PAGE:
- More hawkish members of the ECB have expressed hopes that the euro zone's central bank will be able to unwind its coronavirus stimulus program, known as PEPP, in the latter part of 2021.
- However, this will be dependent on how the pandemic and respective vaccination programs play out.
LONDON — The European Central Bank decided on Thursday to keep its policy unchanged while market players look for clues on when its massive monetary stimulus might start to be wound down.
"Preserving favorable financing conditions over the pandemic period remains essential to reduce uncertainty and bolster confidence, thereby underpinning economic activity and safeguarding medium-term price stability," ECB President Lagarde said at a press conference on Thursday.
The central bank said last month it was going to increase government bond purchases — though still within the planned envelope of 1.85 trillion euros ($2.2 trillion) until March 2022 — to address rising bond yields in the euro zone. At the time, the ECB expressed concerns with borrowing costs rising sharply for euro area governments before the economy has fully recovered from the coronavirus shock.
As a result, data from Deutsche Bank showed the ECB purchased 74 billion euros in bonds in March, up from 53 billion and 60 billion euros in February and January.
"The Governing Council expects purchases under the PEPP over the current quarter to continue to be conducted at a significantly higher pace than during the first months of the year," the ECB said on Thursday, suggesting it will keep buying more bonds in the coming months in comparison to the first few months of the year.
The ECB's loose monetary policy stance is aimed at supporting the 19 euro area economies as they battle with the coronavirus shock. Many European nations have been forced to return to strict lockdowns after a third wave of infections over the Easter period, and there is a lot of uncertainty for the coming months.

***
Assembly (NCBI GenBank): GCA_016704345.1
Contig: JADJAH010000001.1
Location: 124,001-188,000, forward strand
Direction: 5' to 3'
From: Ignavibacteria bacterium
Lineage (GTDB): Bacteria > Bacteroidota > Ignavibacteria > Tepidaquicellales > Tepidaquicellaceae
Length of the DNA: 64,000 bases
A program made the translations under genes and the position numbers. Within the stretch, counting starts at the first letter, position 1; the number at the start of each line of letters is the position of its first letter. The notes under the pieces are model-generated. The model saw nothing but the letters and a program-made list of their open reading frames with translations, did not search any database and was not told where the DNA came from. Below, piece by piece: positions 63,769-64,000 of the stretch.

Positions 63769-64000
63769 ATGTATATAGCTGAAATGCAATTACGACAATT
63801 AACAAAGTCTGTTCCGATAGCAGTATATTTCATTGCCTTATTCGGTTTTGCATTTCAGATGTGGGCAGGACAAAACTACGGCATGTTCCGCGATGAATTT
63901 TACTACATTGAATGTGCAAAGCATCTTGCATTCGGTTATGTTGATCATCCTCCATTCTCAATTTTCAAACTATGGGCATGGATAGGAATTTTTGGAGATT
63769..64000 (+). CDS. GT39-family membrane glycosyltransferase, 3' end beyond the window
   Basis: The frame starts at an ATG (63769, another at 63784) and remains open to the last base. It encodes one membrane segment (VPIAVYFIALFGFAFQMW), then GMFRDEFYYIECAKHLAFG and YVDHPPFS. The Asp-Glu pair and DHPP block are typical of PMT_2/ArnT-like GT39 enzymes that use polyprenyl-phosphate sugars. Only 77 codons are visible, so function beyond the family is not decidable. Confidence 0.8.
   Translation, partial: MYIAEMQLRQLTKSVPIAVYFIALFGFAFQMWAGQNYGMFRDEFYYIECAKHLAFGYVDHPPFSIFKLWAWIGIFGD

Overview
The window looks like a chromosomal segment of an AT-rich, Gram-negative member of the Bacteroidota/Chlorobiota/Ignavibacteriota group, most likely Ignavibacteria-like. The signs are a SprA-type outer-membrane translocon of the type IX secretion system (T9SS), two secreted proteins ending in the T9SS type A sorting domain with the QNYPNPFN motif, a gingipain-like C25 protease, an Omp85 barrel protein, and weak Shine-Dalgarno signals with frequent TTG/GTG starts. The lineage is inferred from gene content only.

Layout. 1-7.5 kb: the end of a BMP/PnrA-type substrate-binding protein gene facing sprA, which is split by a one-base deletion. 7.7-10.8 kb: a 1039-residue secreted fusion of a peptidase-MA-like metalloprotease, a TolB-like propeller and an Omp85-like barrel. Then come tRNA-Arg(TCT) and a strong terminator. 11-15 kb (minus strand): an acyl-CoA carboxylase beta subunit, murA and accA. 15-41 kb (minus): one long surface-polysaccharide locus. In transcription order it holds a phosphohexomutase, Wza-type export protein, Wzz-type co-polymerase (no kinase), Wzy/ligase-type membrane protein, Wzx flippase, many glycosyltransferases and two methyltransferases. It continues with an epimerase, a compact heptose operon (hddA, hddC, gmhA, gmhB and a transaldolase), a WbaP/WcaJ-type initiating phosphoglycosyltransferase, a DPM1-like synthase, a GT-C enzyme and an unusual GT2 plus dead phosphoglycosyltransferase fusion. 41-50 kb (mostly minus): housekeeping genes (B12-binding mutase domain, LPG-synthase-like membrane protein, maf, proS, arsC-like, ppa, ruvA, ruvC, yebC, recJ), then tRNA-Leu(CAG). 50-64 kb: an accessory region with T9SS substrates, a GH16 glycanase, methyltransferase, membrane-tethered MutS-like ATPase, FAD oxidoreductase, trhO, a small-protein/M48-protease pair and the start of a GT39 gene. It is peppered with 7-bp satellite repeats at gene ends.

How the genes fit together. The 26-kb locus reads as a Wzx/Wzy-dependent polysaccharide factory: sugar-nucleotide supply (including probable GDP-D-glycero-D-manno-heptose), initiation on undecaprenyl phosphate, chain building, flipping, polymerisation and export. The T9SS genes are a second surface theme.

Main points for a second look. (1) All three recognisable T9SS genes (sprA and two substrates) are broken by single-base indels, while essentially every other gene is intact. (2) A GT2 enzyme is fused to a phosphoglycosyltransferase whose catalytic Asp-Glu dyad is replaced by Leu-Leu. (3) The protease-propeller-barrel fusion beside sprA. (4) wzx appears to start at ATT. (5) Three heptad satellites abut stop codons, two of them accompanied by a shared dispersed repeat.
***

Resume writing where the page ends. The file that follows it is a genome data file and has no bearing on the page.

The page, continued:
"Incoming economic data, surveys and high-frequency indicators suggest that economic activity may have contracted again in the first quarter of this year, but point to a resumption of growth in the second quarter," Lagarde told reporters. She added, however, that there is an "overall environment of uncertainty" regarding the economic outlook.
Market players are keenly anticipating the June meeting, the next in the ECB's calendar, as the next key moment for monetary stimulus in the euro zone.
Hawkish ECB members are hoping that, as vaccination rates rise and economies slowly reopen, they can start talks on when to ease stimulus. However, this will be dependent on how the pandemic and respective vaccination programs play out.
Speaking Thursday, Lagarde said there hadn't been discussions so far on a possible phasing out of stimulus, as it was "simply premature."
The ECB signaled on Thursday that it will all depend on how financing conditions evolve.
"The envelope can be recalibrated if required to maintain favorable financing conditions to help counter the negative pandemic shock to the path of inflation," the ECB said in a statement.
The ECB's policy mandate is to keep inflation close but below 2%. Current forecasts estimate that inflation will peak 2% in the last quarter of 2021, but to come down throughout 2022.
Market reaction was muted after the announcement, as it met analysts' expectations of no further action.
The ECB forecast in March a GDP (gross domestic product) rate for 2021 of 4%, and of 4.1% for 2022.